Bad Santa 2 Blu-ray Review

  • Actors: Billy Bob Thornton, Kathy Bates, Tony Cox
  • Director: Mark Waters
  • Format: Dubbed, Subtitled, Widescreen
  • Language: English
  • Subtitles: English, Spanish
  • Dubbed: Spanish
  • Number of discs: 1
  • Rated: R/Unrated
  • Studio: Broad Green Pictures
  • Release Date: February 21, 2017
  • Run Time: 94 minutes

        I’m certainly glad that we didn’t have to wait an entire year for the home entertainment release of Bad Santa 2, which is often the case for holiday films released theatrically during that season. It makes logical sense, as few people are likely to rush out to buy and rent a Christmas movie in February, but that kind of delay would have built up the anticipation unnecessarily. I enjoyed the first film immensely and was somewhat disappointed to miss this sequel in the theaters. I was even more disappointed when I finally did see it, but it would have been much worse had I been forced to wait until next holiday season.

        All of the elements that made the first film a success are back, but somehow feel far less effective this time around. Perhaps it is simply the law of diminishing returns; these same raunchy jokes aren’t as funny because the shock value has worn off over the 13 years since the original’s release. Or maybe it simply tries too hard to catch lightening in a bottle. There is obvious effort to recapture the effect of the original, bringing back key cast members and character arcs, while also piling on more name actors to increase the appeal. Then there is the fact that audiences have grown since the original release, demanding more than a cookie-cutter imitation of a decade-old cult hit. Whatever the reason, Bad Santa 2 feels more like leftovers than a holiday feast.

        In order to repeat the formula from the first film, much of the happy ending must be reversed. We don’t want to see a reformed and happy Willie Soke (Billy Bob Thornton), so not much remains the same as it was at the end of the first film. Lauren Graham is the only main cast member not to return, and that makes sense anyway. Without a convincing relationship to ground him, Willie can go back to being a drunken mess. Even a continued friendship with Thurman Merman (Brett Kelly) can’t keep him in check, especially since the screenwriters don’t allow the former child character to advance intellectually beyond the point he was at 13 years ago. Kelly was even forced to gain weight to play the role again, so that even his physical appearance appears to be in arrested development.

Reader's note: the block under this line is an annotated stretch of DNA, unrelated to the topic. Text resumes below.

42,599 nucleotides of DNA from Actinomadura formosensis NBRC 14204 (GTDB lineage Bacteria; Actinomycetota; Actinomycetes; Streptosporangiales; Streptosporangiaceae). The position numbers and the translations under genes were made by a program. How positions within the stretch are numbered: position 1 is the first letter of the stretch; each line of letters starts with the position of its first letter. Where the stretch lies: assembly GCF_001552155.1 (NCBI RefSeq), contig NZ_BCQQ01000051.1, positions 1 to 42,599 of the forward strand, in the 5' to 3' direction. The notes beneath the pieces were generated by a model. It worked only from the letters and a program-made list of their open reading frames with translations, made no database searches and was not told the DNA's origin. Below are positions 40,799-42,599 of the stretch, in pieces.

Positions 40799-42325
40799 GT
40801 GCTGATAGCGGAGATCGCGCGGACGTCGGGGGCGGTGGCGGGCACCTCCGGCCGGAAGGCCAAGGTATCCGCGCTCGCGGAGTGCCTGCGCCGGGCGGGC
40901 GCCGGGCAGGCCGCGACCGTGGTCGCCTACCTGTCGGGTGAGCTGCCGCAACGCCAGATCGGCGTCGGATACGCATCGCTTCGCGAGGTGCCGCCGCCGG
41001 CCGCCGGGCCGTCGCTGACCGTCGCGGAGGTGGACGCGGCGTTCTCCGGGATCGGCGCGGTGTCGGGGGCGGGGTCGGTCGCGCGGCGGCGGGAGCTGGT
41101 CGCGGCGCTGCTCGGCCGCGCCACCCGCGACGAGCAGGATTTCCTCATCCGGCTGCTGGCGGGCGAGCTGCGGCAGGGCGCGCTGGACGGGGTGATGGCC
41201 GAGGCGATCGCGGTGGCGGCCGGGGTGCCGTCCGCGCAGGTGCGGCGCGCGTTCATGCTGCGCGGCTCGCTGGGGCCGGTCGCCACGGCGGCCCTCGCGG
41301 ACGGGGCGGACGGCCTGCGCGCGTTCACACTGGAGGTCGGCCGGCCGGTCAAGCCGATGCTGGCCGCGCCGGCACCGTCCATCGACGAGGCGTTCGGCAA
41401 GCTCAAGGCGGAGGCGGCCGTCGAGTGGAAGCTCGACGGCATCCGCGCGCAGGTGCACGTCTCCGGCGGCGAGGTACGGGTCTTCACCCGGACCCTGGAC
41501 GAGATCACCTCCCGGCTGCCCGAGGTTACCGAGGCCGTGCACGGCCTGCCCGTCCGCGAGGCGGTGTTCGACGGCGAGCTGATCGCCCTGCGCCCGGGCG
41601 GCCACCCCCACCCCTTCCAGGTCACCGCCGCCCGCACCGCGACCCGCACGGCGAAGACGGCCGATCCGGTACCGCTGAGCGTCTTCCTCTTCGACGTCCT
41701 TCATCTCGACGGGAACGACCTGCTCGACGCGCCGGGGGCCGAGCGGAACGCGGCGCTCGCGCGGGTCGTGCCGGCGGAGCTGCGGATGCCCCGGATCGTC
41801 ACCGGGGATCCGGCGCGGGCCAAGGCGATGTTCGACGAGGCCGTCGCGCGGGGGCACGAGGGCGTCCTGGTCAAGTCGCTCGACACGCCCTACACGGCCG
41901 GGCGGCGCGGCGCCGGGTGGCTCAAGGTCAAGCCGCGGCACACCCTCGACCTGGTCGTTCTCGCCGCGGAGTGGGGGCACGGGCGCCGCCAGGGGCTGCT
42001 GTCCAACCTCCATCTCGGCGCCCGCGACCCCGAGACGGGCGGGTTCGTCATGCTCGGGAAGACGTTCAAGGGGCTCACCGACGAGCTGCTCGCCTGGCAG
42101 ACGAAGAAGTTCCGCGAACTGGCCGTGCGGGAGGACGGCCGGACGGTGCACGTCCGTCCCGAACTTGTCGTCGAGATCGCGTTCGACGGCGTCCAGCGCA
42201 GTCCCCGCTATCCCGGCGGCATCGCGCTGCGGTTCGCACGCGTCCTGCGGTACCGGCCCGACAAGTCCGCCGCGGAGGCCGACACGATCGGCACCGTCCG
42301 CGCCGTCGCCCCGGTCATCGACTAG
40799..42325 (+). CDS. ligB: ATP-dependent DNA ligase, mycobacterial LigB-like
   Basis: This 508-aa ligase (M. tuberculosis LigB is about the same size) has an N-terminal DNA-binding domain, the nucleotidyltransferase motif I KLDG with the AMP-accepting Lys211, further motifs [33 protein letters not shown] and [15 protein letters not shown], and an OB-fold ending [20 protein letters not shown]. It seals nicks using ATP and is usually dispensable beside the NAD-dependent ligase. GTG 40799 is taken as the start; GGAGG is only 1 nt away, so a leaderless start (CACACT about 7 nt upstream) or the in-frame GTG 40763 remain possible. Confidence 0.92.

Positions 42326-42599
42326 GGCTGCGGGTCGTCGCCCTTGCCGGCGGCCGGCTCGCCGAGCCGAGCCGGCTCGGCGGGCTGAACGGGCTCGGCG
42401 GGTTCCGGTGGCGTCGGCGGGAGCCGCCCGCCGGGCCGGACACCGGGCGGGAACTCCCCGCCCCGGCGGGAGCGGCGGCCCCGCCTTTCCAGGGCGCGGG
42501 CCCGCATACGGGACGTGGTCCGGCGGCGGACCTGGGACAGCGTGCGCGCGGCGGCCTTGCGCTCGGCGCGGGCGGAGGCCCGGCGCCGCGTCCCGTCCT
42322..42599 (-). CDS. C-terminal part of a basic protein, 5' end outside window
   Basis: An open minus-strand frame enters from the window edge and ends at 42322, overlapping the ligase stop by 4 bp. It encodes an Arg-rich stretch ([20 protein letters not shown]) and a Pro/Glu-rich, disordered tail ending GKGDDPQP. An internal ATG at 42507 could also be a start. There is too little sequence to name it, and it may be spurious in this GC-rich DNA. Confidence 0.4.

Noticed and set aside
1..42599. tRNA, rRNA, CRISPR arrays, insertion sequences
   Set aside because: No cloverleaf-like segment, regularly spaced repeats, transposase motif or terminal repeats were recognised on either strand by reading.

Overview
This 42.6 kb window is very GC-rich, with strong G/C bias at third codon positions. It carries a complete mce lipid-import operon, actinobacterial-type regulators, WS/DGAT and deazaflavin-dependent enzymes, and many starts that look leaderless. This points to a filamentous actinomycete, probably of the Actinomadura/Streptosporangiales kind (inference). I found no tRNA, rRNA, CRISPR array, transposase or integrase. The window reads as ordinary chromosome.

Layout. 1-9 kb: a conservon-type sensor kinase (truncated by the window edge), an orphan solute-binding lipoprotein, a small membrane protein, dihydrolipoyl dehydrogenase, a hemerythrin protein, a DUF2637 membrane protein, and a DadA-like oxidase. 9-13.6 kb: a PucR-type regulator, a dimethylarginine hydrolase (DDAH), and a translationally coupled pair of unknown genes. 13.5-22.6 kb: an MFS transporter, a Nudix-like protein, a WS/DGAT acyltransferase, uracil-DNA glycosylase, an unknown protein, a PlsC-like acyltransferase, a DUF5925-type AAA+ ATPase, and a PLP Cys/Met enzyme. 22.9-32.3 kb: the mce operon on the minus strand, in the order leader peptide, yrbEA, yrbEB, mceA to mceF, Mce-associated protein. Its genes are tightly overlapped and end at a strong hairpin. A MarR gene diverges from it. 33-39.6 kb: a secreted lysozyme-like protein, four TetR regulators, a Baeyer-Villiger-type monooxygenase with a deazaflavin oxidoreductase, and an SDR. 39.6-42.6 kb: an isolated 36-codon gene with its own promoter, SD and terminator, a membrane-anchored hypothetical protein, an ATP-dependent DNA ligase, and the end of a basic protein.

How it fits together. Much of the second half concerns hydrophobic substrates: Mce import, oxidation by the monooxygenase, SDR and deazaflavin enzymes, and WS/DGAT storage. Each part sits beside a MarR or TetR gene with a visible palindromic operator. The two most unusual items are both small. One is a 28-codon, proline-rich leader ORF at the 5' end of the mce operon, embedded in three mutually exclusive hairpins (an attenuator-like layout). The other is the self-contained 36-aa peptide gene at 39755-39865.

The biggest change (or lack thereof) comes with the return of Marcus Skidmore (Tony Cox), who was imprisoned after backstabbing Willie during the heist in the first film. Not only does Marcus return for the sequel, a preposterous plot development has Willie pairing with him for another job, despite having attempted to kill him in the first film. This unlikely decision is explained by the inclusion of Willie’s mother in the plan. It turns out that the apple didn’t fall far from the tree, with Kathy Bates trying to out-do Thornton with raunchy dialogue as Sunny Soke. These three make plans to steal millions in money from a charity, which first requires Willie to infiltrate it by dressing as Santa Claus once again.

        As Willie’s libido is nearly a character of its own, Lauren Graham’s character was quickly replaced with another lust interest. Diane Hastings (Christina Hendricks) is a woman in charge of the charity, who just happens to have a cheating husband (Ryan Hansen) and a propensity for demeaning sex. This is ideal for Willie, though it offers little for the plot and doesn’t make use of the actress’ assets beyond the physical. Once again, this just feels like the screenwriters copying what worked in the original film, ignoring the fact that creativity and originality was part of the charm. Bad Santa was unique as a raunchy holiday film, but Bad Santa 2 comes on the heels of several other adult Christmas narratives (including Office Christmas Party and last year’s The Night Before), not to mention the derivative elements it steals from its own franchise.

        The Blu-ray release includes both the theatrical and unrated versions of the film, though the three minutes of variation in the cuts feels miniscule at best. The special features also dwell on the deplorable rather than any meaningful content. Many of the features don’t even serve a purpose beyond being offensive. “Just Your Average Red Band Featurette” is simply a collection of offensive moments from the film, “Jingle Balls” is a predictable re-imagining of the classic holiday song, and “That’s My Willie” is a crudely drawn animated “series” that is only actually about four minutes long. There is also additional footage, including deleted scenes, alternate scenes, and a gag reel, allowing for at least one more anal sex joke that wasn’t in either the theatrical or unrated cut. The last featurette looks at the changes to Thurman’s character from a cute (albeit dumb) child in the first film, to a clearly mentally handicapped young adult in this sequel.

Entertainment Value: 6.5/10
Quality of Filmmaking: 5/10
Historical Significance:  4/10
Special Features: 6/10

No comments: